Their judgment was based more upon blind wishing than upon sound reasoning. For it is a habit of mankind to entrust to careless hope what they long for, and to thrust aside what they do not fancy. — Thucydides

Stephen of Philadelphia - James Otis




The New Home

We had one more bear hunt before the first of the log houses had been built; but I did not take part in it, because of our being so nearly done with our building that mother urged us to make every effort at winding up the task within the next four and twenty hours, to the end that we might be able to leave the cave among the first of the company.

[Illustration] from Stephen of Philadelphia by James Otis

By this time we had among us many laborers, and father hired two men to saw logs into boards, so that we might have floors in our home, and doors that were seemly to look upon.

I saw many dwellings in which the floor was nothing more than the earth beaten down hard, and the doors made of riven logs to form rough planks called puncheons; but my father, counting to spend the remainder of his days in this land of America, gave due heed to the comfort of himself and of his family.

In later davs I have heard much concerning the suffering endured by people who came to other portions of the New World to build homes, and have been told of the shifts they made in putting up dwellings, or in providing themselves with food; but we of Philadelphia were not called upon thus to battle against obstacles that need not have arisen, had the colony been properly cared for by those who had charge of the matter in England.



Contents

Front Matter
Review

The Name of My City
My Own Name
Why We Went to London
Bound for America
On Board Ship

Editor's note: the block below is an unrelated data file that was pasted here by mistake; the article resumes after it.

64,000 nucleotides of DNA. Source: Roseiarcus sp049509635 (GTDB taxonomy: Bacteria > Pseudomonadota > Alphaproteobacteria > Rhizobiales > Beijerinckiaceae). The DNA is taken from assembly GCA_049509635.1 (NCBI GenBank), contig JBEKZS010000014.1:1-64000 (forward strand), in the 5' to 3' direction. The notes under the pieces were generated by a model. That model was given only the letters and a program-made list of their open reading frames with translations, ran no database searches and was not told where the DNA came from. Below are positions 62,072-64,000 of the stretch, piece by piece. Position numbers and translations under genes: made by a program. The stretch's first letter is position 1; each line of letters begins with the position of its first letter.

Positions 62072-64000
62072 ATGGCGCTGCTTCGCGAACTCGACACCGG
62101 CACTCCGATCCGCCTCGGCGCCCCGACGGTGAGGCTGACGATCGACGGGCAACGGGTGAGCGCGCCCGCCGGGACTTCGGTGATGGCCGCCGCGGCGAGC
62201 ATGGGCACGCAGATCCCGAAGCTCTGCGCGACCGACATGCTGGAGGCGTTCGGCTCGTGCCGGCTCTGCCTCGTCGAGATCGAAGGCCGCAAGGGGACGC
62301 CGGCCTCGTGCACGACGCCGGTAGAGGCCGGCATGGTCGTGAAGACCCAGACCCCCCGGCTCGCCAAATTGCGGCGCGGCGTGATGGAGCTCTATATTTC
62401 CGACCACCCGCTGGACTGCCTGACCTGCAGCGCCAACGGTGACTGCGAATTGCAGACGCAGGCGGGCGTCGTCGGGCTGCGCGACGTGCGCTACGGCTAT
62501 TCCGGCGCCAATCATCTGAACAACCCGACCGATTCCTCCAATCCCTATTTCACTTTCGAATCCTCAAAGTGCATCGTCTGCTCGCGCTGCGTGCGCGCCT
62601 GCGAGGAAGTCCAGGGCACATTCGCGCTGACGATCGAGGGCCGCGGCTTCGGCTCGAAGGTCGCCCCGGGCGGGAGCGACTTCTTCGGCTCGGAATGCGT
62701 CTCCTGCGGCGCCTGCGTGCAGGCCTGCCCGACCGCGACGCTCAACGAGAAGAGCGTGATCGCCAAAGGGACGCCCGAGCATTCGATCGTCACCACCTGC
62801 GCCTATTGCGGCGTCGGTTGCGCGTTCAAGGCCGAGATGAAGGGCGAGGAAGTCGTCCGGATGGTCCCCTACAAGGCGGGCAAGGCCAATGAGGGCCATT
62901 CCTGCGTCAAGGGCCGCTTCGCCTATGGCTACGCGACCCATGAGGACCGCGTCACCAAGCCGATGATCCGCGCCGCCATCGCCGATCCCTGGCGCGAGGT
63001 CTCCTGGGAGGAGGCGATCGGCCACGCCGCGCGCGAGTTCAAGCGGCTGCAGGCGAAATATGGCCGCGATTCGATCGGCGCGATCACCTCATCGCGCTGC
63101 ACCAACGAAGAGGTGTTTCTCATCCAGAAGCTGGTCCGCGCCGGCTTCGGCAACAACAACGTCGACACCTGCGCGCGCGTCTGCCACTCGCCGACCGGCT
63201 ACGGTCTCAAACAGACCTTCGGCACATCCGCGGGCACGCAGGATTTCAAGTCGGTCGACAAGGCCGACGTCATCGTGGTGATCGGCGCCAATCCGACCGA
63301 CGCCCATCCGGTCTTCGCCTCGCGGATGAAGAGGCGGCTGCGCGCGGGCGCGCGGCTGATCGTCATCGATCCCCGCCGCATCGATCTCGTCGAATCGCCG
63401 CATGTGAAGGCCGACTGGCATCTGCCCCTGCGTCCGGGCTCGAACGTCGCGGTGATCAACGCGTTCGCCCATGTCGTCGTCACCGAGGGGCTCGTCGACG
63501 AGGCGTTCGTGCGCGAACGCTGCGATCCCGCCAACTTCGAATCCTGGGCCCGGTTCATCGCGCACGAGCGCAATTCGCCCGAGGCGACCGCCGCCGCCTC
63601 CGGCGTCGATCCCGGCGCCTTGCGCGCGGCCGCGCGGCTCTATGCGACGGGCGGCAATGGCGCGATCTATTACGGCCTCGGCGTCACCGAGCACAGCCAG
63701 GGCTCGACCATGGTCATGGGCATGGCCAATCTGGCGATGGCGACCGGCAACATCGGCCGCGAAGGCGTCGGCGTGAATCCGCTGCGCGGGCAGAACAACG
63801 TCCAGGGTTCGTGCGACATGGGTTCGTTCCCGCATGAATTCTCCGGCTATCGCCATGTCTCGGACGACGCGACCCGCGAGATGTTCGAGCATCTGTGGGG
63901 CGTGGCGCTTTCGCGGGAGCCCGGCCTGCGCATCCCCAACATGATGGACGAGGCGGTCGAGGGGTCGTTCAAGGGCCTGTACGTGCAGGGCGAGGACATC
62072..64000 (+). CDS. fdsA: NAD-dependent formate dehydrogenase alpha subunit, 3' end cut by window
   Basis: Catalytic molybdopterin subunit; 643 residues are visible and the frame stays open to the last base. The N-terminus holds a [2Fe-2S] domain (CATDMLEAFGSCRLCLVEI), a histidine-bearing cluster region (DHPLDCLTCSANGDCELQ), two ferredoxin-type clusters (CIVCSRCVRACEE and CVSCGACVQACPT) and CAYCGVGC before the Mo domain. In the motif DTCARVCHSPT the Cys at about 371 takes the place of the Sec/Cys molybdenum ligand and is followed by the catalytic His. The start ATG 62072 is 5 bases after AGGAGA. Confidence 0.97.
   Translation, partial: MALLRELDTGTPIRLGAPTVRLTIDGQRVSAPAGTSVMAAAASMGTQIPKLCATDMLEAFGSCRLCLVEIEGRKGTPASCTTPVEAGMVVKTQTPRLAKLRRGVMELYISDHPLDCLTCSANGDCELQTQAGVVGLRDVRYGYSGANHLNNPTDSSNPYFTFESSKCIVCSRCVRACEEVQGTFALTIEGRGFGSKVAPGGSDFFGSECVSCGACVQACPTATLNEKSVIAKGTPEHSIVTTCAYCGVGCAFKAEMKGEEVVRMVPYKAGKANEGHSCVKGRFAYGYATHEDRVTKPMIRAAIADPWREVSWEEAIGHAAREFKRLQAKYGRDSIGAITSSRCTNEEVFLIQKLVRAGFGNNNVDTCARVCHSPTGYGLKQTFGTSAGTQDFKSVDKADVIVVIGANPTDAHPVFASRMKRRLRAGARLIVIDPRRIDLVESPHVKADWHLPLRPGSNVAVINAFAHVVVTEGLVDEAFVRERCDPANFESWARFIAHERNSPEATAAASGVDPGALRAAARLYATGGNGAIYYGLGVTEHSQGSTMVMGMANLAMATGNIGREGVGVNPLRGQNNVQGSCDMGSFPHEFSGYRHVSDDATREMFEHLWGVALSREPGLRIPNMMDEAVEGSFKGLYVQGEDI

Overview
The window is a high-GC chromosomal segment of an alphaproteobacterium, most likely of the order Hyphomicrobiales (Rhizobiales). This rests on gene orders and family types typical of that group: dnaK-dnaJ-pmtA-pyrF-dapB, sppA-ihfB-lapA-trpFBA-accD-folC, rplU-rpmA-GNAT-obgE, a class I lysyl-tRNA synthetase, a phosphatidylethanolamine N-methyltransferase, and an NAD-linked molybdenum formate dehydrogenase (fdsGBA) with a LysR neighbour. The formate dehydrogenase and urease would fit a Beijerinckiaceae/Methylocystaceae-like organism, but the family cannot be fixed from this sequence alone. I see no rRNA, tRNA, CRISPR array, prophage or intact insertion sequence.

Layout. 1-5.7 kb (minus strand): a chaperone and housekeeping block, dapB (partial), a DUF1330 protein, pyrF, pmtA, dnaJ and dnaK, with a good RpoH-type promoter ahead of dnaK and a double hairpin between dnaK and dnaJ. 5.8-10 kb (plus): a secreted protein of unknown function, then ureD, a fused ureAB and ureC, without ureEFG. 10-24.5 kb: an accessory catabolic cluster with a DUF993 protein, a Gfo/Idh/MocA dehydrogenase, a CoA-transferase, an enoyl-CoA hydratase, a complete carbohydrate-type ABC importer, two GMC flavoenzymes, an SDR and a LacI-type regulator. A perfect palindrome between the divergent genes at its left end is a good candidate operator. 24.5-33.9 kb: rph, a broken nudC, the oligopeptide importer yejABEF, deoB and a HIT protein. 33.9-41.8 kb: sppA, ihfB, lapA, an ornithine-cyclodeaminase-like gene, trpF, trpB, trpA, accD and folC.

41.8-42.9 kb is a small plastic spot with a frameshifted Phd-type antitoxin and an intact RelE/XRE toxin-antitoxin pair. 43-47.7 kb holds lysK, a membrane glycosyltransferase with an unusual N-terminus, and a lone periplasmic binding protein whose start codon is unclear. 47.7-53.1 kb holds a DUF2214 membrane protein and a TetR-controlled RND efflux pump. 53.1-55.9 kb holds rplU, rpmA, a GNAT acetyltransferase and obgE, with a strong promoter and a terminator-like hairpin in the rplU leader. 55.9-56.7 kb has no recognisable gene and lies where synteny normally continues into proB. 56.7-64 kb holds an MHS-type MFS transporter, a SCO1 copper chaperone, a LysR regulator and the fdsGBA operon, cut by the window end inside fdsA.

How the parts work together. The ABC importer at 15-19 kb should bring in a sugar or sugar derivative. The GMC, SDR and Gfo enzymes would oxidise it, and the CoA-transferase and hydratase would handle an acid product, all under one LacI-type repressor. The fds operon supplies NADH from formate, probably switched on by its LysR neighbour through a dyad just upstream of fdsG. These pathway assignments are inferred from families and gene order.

Unknown Country
The End of the Voyage
Going Ashore
Our First Shelter
A Tedious Task
Our Cave Home Completed
How We Kept House
Savages Come to Town
What the Savages Wore
Game in Plenty
Sea Food
News of the Factor
Arrival of the Amity
Going to Meet the Factor
A Tiresome Journey
Meeting Old Friends
Roasting Turkeys
Turning an Honest Penny
A Place for the City
Building the City
A Bear Hunt
The New Home
Penn's Care for Colonists
The First Baby
How the Indians Live
Indian Utensils and Tools
Canoes of Bark
Making Wampum
The Beehive Huts
Finishing the Cure
Starting a Fire
Cooking Indian Corn
News of Penn's Arrival
Our Humble Preparations
The Welcome to Penn
A Day of Festivities
Penn Joins in the Sports
More Serious Business
What a Bake Oven Is
Baking in the New Oven
Penn Plans to Buy Land
Penn and the Indians
The Price Paid for Land
Gratitude of the Indians
Trapping Wild Turkeys
New Arrivals
Government by the People
The Promise of a School
Dock Creek Bridge
The Nail Business
Buying Iron in New York
No Merrymaking after Dark
Busy Days
Enoch Flower's School
End of Our School Days
Settlement of Germantown
New Laws in Our Own Town
A Division of Opinion
A Matter of History
Boundary Lines
The Governor's Following
A Proud Departure
The Settlement of Chester
Dining in State
Anchored off New Castle
An Uncomfortable Night
A Dull Journey
In Lord Baltimore's City
A Splendid Home
A Question of Duty
Amy of Maryland
The Shops of Maryland
The Result of the Visit
Philadelphia Progresses
Penn Goes Back to London